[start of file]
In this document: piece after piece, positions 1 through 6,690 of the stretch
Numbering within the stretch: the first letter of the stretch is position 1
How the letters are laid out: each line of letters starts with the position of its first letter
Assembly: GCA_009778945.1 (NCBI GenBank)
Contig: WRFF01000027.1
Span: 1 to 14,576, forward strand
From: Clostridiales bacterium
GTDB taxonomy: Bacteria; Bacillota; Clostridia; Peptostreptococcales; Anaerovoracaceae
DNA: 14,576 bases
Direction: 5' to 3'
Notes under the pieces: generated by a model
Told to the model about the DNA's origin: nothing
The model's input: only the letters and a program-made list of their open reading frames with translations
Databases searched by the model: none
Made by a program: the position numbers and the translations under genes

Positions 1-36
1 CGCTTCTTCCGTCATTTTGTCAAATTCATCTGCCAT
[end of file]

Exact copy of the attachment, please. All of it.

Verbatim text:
In this document: piece after piece, positions 1 through 6,690 of the stretch
Numbering within the stretch: the first letter of the stretch is position 1
How the letters are laid out: each line of letters starts with the position of its first letter
Assembly: GCA_009778945.1 (NCBI GenBank)
Contig: WRFF01000027.1
Span: 1 to 14,576, forward strand
From: Clostridiales bacterium
GTDB taxonomy: Bacteria; Bacillota; Clostridia; Peptostreptococcales; Anaerovoracaceae
DNA: 14,576 bases
Direction: 5' to 3'
Notes under the pieces: generated by a model
Told to the model about the DNA's origin: nothing
The model's input: only the letters and a program-made list of their open reading frames with translations
Databases searched by the model: none
Made by a program: the position numbers and the translations under genes

Positions 1-36
1 CGCTTCTTCCGTCATTTTGTCAAATTCATCTGCCAT